In the lead up to the budget, former ATO director and current head of tax communications at H&R Block, Mark Chapman, told My Business that the $20,000 instant asset write-off would end as planned on 1 July this year, but that a watered down version could be made permanent.
Such a move, he suggested, would bring more stability and certainty to the business expenses outlook.
“I don’t expect that they will extend it again,” he had predicted.
“Having said that, I think given that there is a general election not too far off and that the government hasn’t had a particularly smooth period with small business recently, I suspect they will look to do something to replace that.”
However Treasurer Scott Morrison announced yet another 12-month extension to existing scheme, which was already extended by the same length of time in last year’s budget.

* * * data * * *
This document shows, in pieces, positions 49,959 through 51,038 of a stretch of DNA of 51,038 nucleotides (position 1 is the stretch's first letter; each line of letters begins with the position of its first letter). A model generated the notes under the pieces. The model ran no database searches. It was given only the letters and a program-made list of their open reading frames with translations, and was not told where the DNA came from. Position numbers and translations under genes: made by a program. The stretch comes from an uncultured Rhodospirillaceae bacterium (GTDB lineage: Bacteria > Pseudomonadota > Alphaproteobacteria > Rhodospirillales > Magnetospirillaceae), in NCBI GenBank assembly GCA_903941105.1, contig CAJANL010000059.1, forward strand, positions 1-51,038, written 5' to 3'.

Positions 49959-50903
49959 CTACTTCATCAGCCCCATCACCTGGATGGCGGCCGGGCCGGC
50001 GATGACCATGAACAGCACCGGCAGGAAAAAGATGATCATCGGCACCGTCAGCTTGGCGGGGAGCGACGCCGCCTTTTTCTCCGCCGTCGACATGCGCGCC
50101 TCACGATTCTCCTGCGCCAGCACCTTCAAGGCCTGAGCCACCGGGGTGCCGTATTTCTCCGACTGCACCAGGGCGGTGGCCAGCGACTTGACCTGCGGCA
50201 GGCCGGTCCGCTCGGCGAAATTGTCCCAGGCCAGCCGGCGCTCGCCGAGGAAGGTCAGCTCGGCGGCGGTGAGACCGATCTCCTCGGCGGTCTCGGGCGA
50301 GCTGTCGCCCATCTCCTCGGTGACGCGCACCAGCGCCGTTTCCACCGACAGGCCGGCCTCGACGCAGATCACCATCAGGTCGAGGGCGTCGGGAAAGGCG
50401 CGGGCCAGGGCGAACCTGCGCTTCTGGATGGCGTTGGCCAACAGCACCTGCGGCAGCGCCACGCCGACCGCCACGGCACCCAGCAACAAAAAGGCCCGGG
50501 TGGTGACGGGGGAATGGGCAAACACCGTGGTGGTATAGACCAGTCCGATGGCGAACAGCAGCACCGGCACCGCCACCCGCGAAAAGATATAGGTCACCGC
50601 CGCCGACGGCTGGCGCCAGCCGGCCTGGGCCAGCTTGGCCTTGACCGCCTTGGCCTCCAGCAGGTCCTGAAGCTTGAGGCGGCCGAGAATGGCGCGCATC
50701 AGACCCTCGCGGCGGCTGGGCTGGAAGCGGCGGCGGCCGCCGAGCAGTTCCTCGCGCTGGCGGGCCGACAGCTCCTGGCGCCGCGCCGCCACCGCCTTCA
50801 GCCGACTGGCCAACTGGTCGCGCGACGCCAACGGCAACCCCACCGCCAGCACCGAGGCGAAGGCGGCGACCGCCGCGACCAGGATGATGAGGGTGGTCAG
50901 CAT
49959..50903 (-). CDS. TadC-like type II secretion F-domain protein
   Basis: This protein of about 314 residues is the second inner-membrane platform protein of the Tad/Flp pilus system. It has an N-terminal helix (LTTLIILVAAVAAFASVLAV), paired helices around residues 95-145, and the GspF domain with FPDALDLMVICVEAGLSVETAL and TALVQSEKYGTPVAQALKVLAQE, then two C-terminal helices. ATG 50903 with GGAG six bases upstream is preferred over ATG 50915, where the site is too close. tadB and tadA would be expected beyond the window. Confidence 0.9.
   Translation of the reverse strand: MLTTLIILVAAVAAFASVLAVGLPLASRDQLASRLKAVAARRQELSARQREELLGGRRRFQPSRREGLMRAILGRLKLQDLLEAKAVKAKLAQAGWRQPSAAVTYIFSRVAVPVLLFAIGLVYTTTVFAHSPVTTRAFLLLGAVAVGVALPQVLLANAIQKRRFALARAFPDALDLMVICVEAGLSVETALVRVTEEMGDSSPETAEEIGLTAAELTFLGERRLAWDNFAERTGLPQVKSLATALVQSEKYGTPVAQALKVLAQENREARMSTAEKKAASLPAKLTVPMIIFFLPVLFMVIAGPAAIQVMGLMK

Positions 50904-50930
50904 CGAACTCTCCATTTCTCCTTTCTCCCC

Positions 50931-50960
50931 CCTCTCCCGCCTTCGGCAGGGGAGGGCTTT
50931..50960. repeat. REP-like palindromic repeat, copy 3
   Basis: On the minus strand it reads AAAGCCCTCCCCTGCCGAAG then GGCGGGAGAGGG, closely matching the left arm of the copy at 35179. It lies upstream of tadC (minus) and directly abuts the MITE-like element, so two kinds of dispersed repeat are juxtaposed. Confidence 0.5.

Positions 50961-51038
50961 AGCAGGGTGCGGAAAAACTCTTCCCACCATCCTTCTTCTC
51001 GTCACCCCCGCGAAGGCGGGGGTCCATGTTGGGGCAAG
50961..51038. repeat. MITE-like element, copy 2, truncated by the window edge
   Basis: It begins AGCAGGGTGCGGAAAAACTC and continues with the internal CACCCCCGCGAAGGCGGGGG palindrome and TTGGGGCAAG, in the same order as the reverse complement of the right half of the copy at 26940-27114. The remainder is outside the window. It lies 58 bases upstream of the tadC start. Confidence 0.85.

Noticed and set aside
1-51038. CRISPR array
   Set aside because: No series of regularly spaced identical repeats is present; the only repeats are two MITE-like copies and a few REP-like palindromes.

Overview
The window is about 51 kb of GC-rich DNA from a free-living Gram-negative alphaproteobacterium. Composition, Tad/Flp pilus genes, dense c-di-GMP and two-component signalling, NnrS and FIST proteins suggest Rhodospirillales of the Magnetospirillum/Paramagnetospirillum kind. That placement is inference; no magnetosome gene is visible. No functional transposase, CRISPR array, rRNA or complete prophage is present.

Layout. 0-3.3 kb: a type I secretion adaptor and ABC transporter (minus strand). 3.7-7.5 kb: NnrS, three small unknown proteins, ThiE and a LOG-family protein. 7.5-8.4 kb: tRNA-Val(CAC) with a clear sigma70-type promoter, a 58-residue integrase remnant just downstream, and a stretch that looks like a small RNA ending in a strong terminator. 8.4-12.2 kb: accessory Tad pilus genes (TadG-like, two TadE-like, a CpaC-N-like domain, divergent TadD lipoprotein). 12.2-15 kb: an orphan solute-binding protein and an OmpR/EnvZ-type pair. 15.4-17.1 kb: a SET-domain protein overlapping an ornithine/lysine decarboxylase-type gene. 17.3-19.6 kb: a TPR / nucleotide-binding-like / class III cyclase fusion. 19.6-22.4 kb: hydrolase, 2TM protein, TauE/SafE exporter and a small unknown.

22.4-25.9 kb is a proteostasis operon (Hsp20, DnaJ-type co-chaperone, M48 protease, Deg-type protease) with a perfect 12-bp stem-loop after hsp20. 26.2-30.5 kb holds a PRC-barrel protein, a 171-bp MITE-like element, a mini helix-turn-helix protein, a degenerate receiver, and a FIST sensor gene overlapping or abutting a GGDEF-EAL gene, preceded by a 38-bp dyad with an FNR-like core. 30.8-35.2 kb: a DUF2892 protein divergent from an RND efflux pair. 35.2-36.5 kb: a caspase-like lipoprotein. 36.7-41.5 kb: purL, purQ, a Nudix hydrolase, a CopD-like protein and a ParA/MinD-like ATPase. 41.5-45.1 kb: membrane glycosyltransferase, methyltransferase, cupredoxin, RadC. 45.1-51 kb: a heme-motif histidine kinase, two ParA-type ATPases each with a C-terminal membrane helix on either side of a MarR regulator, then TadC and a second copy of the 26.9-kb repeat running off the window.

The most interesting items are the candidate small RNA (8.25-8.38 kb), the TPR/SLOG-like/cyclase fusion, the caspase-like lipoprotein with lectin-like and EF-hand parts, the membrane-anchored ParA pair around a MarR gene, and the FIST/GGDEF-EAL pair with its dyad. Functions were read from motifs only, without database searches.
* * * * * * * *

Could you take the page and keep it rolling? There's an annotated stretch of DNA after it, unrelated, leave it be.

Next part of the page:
“For small business we will once again extend the instant asset write off for businesses with a turnover up to $10 million for purchases of up to $20,000,” Mr Morrison told the parliament.
Mr Chapman was pleased smaller businesses will continue to benefit from the arrangement, despite being proven wrong on his forecast.
“The threshold amount was due to return to $1,000 on 1 July 2018. As a result of this announcement, [SMEs] will be able to immediately deduct purchases of eligible depreciating assets costing less than $20,000 that are acquired between 1 July 2017 and 30 June 2019 and first used or installed ready for use by 30 June 2019 for a taxable purpose,” he said.
“Assets valued at $20,000 or more (which cannot be immediately deducted) can continue to be placed into the general small business pool (the pool) and depreciated at 15 per cent in the first income year and 30 per cent each income year thereafter. The pool can also be immediately deducted if the balance is less than $20,000 over this period (including existing pools).”
However he had hoped the government would make its replacement measure more permanent, in order to bring more certainty to business operators.
Not everyone has been convinced of the effectiveness of the deduction in supporting SME growth though. Sequel CFO’s David Boyar previously labelled the measure as “very overrated” and nothing more than “a gadget benefit”.